Former State Senator Buzz Thomas was added to Equality Michigan’s board of directors in January to strengthen the work of the organization as the LGBT and allied communities of Michigan continue to build the path towards expanding statewide non-discrimination laws.
“The political fight for LGBT rights is more important than ever and I’m honored to join an organization that is leading that work in Michigan,” said Thomas. “I look forward to using my experience at navigating the rough and tumble world of policy and politics to help make equality under the law a reality.”
He started Thomas Group Consulting where he helps manage relationships for his clients, how they interact and relate to businesses, government leaders and the community in general in the city of Detroit. He is known for his vast network of government relationships. Thomas spent 14 years serving as Democratic Floor Leader in the Senate and as Democratic Leader in the House. He was co-chairman of the 2008 Michigan Presidential campaign of Barack Obama. In 2013, he founded and co-chaired Turnaround Detroit, the Super PAC (politcal action committee) credited with electing Mike Duggan Detroit’s Mayor.
Thomas spoke briefly with BTL about his experience working in the Michigan legislature, what he hopes to accomplish on the EQMI board, and how the community can help.
Why did you choose to join Equality Michigan’s board?
I had the opportunity to join a number of boards for non-profit organizations, which I really enjoy. Giving back means a great deal to me. I’ve been watching Equality Michigan kind of reassert itself and reengage in a process of advocacy. I was asked by Jim Murray to consider joining the board after talking with Steph White for a long time, and decided this is something that would be an exciting opportunity.
How do you know the organization’s new board chair, Jim Murray?
Jim and I met while serving in the legislature. I’ve had a professional relationship with him for a long time and trust his political wisdom and wanted to be supportive of his leadership.
What was attractive to you about joining a board with multiple political perspectives?
I think it’s important now given the tone of American politics – which can be very negative and everyone’s looking to blame someone for something – it seemed easier for the LGBT community to be singled out and picked on. It seemed to me that now is the time to become active and be an activist. If not now, when? And now was the time.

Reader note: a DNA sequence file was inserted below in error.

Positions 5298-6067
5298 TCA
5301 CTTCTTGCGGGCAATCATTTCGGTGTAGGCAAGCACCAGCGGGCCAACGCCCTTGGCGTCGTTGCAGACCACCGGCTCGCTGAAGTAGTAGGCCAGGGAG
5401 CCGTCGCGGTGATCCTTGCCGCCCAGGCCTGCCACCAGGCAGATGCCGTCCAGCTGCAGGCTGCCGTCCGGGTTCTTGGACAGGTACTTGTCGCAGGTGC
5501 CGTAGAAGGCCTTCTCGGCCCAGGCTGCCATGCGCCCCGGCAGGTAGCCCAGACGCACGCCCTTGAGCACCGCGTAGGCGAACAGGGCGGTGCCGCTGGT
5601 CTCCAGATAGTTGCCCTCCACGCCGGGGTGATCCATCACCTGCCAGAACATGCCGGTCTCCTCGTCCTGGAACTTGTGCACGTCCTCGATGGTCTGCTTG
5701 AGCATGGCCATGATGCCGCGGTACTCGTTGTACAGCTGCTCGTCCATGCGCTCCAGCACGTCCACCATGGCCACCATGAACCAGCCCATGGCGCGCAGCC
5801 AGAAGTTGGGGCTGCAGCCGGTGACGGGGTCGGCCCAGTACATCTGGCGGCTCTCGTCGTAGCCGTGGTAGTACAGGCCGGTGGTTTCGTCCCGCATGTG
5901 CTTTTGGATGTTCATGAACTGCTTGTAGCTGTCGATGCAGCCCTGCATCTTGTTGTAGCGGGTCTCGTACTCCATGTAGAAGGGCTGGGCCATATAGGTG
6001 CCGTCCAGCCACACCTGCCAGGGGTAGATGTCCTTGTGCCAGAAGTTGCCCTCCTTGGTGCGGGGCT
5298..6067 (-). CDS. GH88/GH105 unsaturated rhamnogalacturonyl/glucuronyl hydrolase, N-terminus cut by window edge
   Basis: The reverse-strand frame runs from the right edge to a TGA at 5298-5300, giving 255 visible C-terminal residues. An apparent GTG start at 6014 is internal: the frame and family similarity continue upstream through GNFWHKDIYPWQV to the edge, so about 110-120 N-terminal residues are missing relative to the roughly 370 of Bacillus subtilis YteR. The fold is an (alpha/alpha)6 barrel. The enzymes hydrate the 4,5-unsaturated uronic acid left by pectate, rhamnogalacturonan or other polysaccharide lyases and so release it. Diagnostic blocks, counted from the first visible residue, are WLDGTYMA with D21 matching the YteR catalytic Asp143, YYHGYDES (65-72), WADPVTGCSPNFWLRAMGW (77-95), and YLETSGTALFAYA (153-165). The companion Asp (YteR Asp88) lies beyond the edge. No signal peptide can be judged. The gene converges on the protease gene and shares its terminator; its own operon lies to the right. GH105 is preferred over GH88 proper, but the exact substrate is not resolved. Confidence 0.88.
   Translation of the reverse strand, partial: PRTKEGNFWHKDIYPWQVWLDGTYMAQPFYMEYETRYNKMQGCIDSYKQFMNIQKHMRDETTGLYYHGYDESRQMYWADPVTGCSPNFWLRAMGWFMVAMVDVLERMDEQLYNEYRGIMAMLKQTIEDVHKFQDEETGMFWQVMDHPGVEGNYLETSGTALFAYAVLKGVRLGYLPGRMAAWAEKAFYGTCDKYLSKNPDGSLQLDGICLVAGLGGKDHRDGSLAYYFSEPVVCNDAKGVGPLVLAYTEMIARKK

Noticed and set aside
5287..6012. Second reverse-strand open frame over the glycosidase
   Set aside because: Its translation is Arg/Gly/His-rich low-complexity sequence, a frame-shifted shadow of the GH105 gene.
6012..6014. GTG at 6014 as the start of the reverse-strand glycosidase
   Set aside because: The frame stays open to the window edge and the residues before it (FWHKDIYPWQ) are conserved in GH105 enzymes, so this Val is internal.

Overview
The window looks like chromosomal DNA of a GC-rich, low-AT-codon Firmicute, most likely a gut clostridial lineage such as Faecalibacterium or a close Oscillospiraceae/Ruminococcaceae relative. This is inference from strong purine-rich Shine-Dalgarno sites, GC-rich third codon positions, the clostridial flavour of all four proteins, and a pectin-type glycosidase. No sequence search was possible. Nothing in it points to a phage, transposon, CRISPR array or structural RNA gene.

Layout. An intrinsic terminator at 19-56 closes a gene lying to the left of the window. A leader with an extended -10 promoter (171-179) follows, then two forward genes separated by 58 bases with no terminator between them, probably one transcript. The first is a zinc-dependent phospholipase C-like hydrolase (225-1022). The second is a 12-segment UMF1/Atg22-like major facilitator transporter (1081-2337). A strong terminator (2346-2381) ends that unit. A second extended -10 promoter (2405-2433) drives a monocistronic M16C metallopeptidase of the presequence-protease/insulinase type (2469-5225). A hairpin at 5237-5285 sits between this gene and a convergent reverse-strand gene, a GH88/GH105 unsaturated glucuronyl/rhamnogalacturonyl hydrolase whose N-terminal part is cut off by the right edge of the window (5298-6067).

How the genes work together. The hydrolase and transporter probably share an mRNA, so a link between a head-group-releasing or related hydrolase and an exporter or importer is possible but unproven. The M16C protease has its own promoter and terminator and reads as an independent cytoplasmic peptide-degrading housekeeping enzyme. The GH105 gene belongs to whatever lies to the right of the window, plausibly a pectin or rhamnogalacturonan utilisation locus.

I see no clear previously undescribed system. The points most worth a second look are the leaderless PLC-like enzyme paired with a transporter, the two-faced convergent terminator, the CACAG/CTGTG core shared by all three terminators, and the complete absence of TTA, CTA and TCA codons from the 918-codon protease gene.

Having served in the state legislature, maybe you can lend an ear to how frustrating it has been historically with a red majority in place to make things happen?
I remember introducing, in the early 2000s, the first anti-bullying bill based off of legislation called the Dignity for All Students Act, which kind of started on the West Coast and it was really designed to protect gay kids, even those kids that are perceived to be gay. Seeing it go nowhere for so many years – and it took ten years for what should be a simple layup piece of legislation to ever make it through the Michigan legislature – just kind of puts you on notice that you really do have to work intentionally and work hard, and understand there are plenty of people in society that will judge negatively simply because of one’s sexual orientation. It’s disgusting and wrong and it can be very frustrating. I do appreciate that Equality Michigan is really trying to understand that there are advocates and leaders and allies in both political parties and figuring out a way to make both political parties work together.
Given the heightened state of concern in our community – basic civil rights are being destroyed and there is a lot of fear – what tactics or strategies are you thinking about applying while on the board?
It’s important for Equality Michigan to fundraise, to organize and to build a network of support across the state. Not just Detroit-based. Not just Lansing-based. We need to remind people that there are gay people in every community and as an organization we need to be very visible and continue to work that way. There have been some great successes with a number of local communities passing ordinances that support the LGBT community. We need to continue that work and be as active as possible, and when opportunities present themselves at the state level, we need to work tirelessly to ensure that the Elliott Larsen Civil Rights Act includes us.
What do you think the community can do to help?
The community needs to support Equality Michigan and Equality Michigan needs to do a better job of speaking to the community and leaders within the community – those that have been political and those that have never been political – need to engage whether it be grassroots organizing and the supporting of campaigns or promoting victims rights and advocacy that way. We all need to lock arms together and say that we will stand together and we will win together.